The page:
Does it involve third parties? Oftentimes, we think this applies merely to adultery, threesomes, or voyeurism. These should be obviously off limits. However, third persons should not be allowed in your visual or thought life either. Watching pornography is inviting people outside of your marriage to arouse you sexually or demonstrate acts for you to copy. Reading erotica and calling to mind fictional characters to become titillated is a way of getting third parties involved. Keep your sexual energy focused where it should be–on the spouse God has blessed you with.

Does it call to mind other relationships or pornography? One question that has been asked of me more than once goes something like this: “Hubby wants to do X which he saw in porn. Should I do it?” I don’t believe that anything and everything that appears in porn is off the table; after all, porn shows intercourse, and that’s clearly on God’s go-to-town list. To my mind, the concern appears when performing a sexual action taps into pornography or past relationships. For instance, perhaps your spouse did something with another person in his sexual past and doing the same thing makes him think of her. Not a good idea. So the issue is not whether the fantasy could be found in porn or his sexual past, but whether it brings to mind someone else. If it does, try to come up with a new fantasy and create memories all your own.

Is it painful rather than pleasurable? One of the expectations of sex in marriage is that it will feel good. When it doesn’t feel good, something is amiss. Usually, people want to experience pleasure and try to avoid pain; yet sometimes a spouse confuses the two. Here’s a tip for why pain in the bedroom might appeal to some: Pain can bring your attention to a localized body part; then the body’s response to pain is to release natural opioids, such as endorphins, to combat the discomfort. Friction in the injured area (like when you naturally rub a stubbed toe) can also relieve pain. The juxtaposition of these sensations, coupled with arousal, can cause people to link pain and pleasure. And yes, there’s more to it than that.

However, my general point is that the Bible never indicates that pain should be part of sexual intimacy in marriage. The Song of Songs communicates tenderness between the two lovers; Deuteronomy 24:5 says that a newlywed man should “be free to stay at home and bring happiness to the wife he has married”; Genesis 2:24 says that the two become “one flesh”; and Ephesians 5:28-30 is clear about how we should approach our spouse’s body:

In this same way, husbands ought to love their wives as their own bodies. He who loves his wife loves himself. After all, no one ever hated their own body, but they feed and care for their body, just as Christ does the church—for we are members of his body. “For this reason a man will leave his father and mother and be united to his wife, and the two will become one flesh.”

You should not expect your spouse to be in physical pain, nor to be put in physical pain by your spouse for their arousal.

Does it compromise others? So here’s where I’m going to put having sex in public places where there is a high likelihood of being seen by someone else. I understand the rush of danger pulsing through your veins and the heightening your arousal, but that’s just not fair to someone to have their eyes assaulted by viewing you and your spouse mid-coitus. Beyond treating your spouse with respect, just respect others and keep your sexuality private between the two of you.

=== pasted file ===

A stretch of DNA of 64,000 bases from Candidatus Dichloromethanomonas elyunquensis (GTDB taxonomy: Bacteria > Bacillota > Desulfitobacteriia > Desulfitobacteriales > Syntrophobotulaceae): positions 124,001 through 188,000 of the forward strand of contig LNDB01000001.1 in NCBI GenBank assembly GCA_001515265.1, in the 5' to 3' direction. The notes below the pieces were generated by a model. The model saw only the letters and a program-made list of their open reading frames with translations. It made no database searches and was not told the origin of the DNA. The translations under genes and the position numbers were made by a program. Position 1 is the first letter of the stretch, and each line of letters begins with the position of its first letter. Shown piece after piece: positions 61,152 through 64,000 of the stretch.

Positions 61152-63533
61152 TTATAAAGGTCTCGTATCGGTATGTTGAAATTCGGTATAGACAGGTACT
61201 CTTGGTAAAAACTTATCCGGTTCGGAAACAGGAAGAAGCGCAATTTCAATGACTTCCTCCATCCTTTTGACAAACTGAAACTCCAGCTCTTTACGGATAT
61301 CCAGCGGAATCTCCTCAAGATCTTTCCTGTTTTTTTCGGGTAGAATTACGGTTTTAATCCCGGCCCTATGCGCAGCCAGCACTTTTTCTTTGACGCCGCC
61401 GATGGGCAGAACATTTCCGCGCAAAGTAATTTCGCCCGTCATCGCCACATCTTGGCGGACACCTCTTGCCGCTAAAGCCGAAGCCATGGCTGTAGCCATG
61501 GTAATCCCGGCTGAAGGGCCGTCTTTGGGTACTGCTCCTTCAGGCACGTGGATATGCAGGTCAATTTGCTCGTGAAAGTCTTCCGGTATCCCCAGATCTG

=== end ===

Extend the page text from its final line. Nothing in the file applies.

Does it gross you out? Okay, yeah, this isn’t so straightforward. But I’m nothing if not frank on this blog, and really, some stuff is just off limits because it’s so totally icky to you. If you have a good sexual relationship with your spouse, you should be able to say sometimes, “No, not that.” It’s never okay to demand or force your spouse to perform sexual acts with or for you that are utterly repulsive to them. (If biblically-mandated intercourse is repulsive, there are serious underlying issues that need addressing.) Degrading your spouse in the bedroom is not God’s design for sexual intimacy. So if the thought grosses you out, ask yourself why. You might be able to try something out of the ordinary after all. But if your stomach is still twisting like a tornado, I think you can opt out. As long as you are putting your full  effort into participating in your sex life within marriage and satisfying your spouse sexually.

As to the original scenario above, I don’t think this wife is obligated to continue with bondage. Her husband is relying on it for arousal; she is in pain at times (“mostly lightly but sometimes hard; he will loosen the bonds if I am uncomfortable”); she does not enjoy it and feels objectified. There isn’t the loving, respectful, pleasurable feel to this story that should be indicative of a good sex life within marriage.

So what do you do when you don’t want to go along? Start by praying. If the fantasy is not clearly unbiblical to you, ask for God’s wisdom on whether you should oblige or pass. Then open up a conversation with your spouse (outside the bedroom) about what you want your sex life to look like. Reassure him that you desire him sexually and want to experience satisfaction and intimacy. Gently explain your reservations and reasons for not wanting to indulge the fantasy.

If he continues to demand or cajole, set boundaries. In my opinion, the best resource for how to do this is the book Boundaries by Henry Cloud and John Townsend. They also have an edition for Boundaries in Marriage. I defer to the quality work of these Christian psychologists.

Final note: Prior sexual abuse can complicate this whole issue. Previous victims may not be able to participate in something that reminds them of the horrendous experience they endured. Professional help may be needed to work through what’s normal, what’s not, and how you can successfully approach sex with your spouse.